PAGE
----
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Sunday, July 21, 2013

Metric Measurement Task Cards



Metric Measurement:  Students should know it, but do they remember it?

At the beginning of each new school year I take time to review and reinforce metric measurement skills. My students are in high school, and they should know this stuff, right?  The answer to that is both yes and no.  Most of my students come to me very well prepared.  I have no complaints about the teachers they had before me.....their teachers did an excellent job preparing them for my chemistry or AP Biology class.  For many of my incoming students, it seems they have the knowledge they need, but over the summer this knowledge sinks down deep into their brains and must be retrieved and/or rediscovered.

A student in my class is definitely going to need the skill of metric measurement.  They need to be able to quickly and easily use a meter stick, a graduated cylinder, and a balance. We do a lot of "mental math", so they need to be able to estimate and convert between units.

On the first or second day of school, I quickly assess the metric skills of my students and plan a lesson or two accordingly.  If you are a teacher you know that each year brings us a very different group of students. Some years all my students need is a very light refresher lesson, and other years they need much more instruction.

Whatever the ability level of your students, a great way to get them back into "thinking metric" is through the use of task cards.  Task cards are a fantastic way to reinforce lessons, review difficult concepts, or provide extra practice for the struggling student.   The student reads each card, performs the task, and records his/her answer on the included student answer sheet.

My set of Metric Measurement Task Cards contains 90 cards.  They range in difficulty from easy to hard.  I like that I can "customize" instruction by picking and choosing from the set of cards.  I never put students into groups during class time based on ability level, but I do have students who come to me both before and after school for tutoring.  At these times, I can provide the student with a set of task cards perfect for their needs.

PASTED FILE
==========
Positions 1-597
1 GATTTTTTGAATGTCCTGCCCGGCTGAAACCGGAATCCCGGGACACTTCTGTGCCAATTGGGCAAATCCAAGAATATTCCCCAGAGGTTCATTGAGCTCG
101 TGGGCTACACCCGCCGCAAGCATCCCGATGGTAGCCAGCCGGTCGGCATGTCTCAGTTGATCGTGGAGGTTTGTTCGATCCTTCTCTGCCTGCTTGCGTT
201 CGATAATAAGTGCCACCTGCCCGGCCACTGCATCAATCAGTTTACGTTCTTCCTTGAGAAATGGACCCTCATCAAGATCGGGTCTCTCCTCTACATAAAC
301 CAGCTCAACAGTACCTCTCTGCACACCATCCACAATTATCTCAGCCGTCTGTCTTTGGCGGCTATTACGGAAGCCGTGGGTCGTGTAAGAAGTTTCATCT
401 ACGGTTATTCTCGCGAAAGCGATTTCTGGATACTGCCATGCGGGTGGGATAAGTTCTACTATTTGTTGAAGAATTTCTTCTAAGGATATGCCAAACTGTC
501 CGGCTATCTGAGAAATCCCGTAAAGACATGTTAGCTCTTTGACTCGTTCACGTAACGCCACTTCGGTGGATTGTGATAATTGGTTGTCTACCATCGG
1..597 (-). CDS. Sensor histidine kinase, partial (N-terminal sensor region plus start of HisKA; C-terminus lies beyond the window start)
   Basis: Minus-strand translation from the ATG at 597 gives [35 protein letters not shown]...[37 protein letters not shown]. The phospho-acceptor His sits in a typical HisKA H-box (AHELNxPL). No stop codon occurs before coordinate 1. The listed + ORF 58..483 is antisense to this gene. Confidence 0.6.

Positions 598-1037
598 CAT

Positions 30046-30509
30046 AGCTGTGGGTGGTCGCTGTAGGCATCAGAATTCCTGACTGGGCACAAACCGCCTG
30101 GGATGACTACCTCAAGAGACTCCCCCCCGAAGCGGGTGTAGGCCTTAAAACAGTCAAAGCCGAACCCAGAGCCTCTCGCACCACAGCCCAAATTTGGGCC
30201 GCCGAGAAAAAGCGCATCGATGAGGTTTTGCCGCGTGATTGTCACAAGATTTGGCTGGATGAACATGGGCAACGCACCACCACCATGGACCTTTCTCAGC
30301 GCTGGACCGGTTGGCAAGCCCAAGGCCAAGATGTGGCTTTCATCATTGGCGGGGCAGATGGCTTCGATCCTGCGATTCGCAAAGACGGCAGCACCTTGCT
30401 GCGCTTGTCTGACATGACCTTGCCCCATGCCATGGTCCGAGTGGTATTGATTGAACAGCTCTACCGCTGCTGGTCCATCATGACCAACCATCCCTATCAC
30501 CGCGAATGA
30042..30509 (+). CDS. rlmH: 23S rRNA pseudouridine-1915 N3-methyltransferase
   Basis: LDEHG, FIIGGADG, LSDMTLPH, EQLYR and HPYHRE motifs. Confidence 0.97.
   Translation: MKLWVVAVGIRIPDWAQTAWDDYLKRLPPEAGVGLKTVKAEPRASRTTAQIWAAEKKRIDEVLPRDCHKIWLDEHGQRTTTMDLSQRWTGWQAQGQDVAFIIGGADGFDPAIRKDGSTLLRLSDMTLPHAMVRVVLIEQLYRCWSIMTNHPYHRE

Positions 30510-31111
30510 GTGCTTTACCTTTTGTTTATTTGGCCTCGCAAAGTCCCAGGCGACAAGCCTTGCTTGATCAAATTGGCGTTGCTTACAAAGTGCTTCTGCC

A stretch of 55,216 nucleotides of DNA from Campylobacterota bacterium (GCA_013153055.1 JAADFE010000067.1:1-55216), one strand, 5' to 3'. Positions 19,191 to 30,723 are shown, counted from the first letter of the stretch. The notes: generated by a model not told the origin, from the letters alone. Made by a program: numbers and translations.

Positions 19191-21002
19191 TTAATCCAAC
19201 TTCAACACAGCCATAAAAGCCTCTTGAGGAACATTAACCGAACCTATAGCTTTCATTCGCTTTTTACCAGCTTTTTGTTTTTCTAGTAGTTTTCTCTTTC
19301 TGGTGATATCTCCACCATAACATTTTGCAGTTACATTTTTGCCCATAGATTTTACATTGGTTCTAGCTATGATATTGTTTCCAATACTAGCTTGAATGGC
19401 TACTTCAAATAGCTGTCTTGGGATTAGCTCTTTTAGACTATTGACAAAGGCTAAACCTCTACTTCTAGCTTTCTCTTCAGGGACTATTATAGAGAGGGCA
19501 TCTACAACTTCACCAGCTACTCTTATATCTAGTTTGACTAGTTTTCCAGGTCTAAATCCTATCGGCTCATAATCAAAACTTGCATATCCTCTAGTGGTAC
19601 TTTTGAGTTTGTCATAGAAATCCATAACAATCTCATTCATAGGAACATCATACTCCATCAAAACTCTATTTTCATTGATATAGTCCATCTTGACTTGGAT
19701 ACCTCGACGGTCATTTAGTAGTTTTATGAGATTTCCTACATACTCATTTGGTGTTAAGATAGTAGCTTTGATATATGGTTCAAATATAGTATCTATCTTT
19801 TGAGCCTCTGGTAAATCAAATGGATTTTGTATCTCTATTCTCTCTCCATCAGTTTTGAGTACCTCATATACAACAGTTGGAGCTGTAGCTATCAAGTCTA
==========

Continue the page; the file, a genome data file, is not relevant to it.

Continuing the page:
There are many reasons I enjoy using task cards with my students:

  • They are great for early finishers.  Especially during lab time, some students are simply going to finish early.  Task cards are kept in the lab and are perfect for enrichment.
  • Task cards are a wonderful tool for tutoring.
  • A student can be given certain task cards that are unique to the needs of that student.  
  • Task cards can be set up in a lab practical format.  My students love being able to get up and move around rather than being confined to a desk for the entire class period.
  • Task cards can be hung on a peg board and given to the student for reinforcement at any time of the year.
  • Task cards are a wonderful way to review for a unit test or a semester exam.
I have found that if I spend some time at the beginning of the school year getting my students to "think metric" again, the rest of the year goes much smoother.   

Good luck with your teaching and have a great school year!

1 comment:

  1. Nice idea for renewing information that students may have been forgotten. Cards are a great form because they don't make student bored and are very entertaining.

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